A generic drug is a copy of the brand-name drug with the same dosage, safety, strength, quality, consumption method, performance, and intended use. Before generics become available on the market, the generic company must prove it has the same active ingredients as the brand-name drug and works in the same way and in the same amount of time in the body.
The only differences between generics and their brand-name counterparts is that generics are less expensive and may look slightly different (eg. different shape or color), as trademarks laws prevent a generic from looking exactly like the brand-name drug.
Generics are less expensive because generic manufacturers don't have to invest large sums of money to develop a drug. When the brand-name patent expires, generic companies can manufacture a copy of the brand-name and sell it at a substantial discount.
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Glucagon for Injection is used to treat severe low blood sugar in adults and pediatric patients who have diabetes. It's also used to temporarily stop gastrointestinal tract movement in adults during radiologic examinations.
Follow the instructions that come with your Glucagon Kit prescription. Review the information with your family or caregivers. Talk to your doctor or pharmacist about any questions or concerns you may have regarding your prescription.
Glucagon Emergency Kits come with a single-dose vial of 1 mg Glucagon for Injection and a prefilled syringe that contains 1 mL of diluent for Glucagon.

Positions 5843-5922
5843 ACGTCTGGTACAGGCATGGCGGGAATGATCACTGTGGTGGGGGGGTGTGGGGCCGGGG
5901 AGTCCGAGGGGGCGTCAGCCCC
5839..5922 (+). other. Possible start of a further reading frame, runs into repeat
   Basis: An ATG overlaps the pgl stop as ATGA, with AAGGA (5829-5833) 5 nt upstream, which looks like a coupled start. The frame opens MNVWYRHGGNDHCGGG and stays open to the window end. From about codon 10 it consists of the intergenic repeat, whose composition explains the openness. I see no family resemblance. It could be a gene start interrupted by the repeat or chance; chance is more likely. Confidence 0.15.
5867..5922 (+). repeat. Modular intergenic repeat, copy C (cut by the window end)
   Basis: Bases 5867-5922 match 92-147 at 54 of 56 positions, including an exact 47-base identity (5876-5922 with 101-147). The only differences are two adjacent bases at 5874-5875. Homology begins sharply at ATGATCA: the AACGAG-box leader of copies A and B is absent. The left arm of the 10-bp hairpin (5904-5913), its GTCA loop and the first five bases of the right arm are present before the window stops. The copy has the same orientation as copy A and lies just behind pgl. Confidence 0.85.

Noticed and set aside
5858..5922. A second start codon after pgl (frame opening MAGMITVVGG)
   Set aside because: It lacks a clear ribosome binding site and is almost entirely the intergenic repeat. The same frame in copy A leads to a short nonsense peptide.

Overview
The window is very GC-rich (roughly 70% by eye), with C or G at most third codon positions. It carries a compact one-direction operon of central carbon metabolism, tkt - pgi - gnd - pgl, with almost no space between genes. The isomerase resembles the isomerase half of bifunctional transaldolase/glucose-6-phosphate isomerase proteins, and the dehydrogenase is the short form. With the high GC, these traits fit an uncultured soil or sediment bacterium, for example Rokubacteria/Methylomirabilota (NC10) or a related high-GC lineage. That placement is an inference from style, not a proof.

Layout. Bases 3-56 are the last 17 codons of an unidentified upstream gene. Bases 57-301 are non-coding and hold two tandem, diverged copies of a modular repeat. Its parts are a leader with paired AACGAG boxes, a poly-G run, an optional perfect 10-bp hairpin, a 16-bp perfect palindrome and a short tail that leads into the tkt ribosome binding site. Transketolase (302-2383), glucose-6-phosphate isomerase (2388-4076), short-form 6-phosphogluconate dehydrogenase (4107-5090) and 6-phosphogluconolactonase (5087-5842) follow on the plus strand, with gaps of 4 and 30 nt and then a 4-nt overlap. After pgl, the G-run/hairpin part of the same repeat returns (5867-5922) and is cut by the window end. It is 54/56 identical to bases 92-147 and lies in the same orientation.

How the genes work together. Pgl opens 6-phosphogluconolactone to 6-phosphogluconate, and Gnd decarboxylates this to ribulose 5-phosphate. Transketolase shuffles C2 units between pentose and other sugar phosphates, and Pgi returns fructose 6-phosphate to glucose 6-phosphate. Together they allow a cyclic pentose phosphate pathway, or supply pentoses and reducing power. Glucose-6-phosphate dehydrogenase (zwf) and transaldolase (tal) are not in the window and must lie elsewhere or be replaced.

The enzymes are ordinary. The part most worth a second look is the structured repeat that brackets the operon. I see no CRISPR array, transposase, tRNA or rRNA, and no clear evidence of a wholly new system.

One mL of diluent should be incorporated into the glucagon vial. Gently swirl the vial until the powder has dissolved and you don't see any particles. Inspect the vial to ensure that there are no particles or discoloration. The solution should appear clear. Do not use it if the solution appears cloudy or contains particulate matter. Draw up the appropriate dose of glucagon. Glucagon should be immediately injected subcutaneously, intramuscularly, or intravenously. Intravenous use should only be performed by a healthcare professional. After use, dispose of any unused medication.
Recommended dosage for treating severe low blood sugar in adults and pediatrics who weigh at least 20 kg: inject 1 mg (1 mL) subcutaneously or intramuscularly into the upper arm, thigh, or buttocks. While waiting to receive emergency care, another dose may be given if there is no response after 15 minutes.
Recommended dosage for pediatrics who weigh less than 20 kg: Inject 0.5 mg (0.5 mL) or dose equal to 20 mcg to 30 mcg per kg subcutaneously or intramuscularly into the upper arm, thigh, or buttocks. While waiting to receive emergency care, another dose may be given if there is no response after 15 minutes.
Glucagon for Injection should be stored at temperatures between 68°F-77°F (20°C-25°C).
Each Glucagon Emergency Kit comes with 1 mg Glucagon for Injection and a prefilled syringe containing 1 mL of diluent.
Do not use Glucagon if you have pheochromocytoma or insulinoma.
Do not use Glucagon if you are allergic to glucagon or any of its excipients.
Do not use Glucagon as a diagnostic aid if you have glucagonoma.
Tell your doctor if you experience bothersome or persistent side effects. Glucagon for Injection can cause side effects including reactions at the injection site, nausea, vomiting, headache, dizziness, weakness, paleness of the skin, diarrhea, drowsiness, and low blood pressure.
Glucagon for Injection, for subcutaneous, intramuscular, or intravenous use. Indianapolis, IN: Lilly USA, LLC; 2021.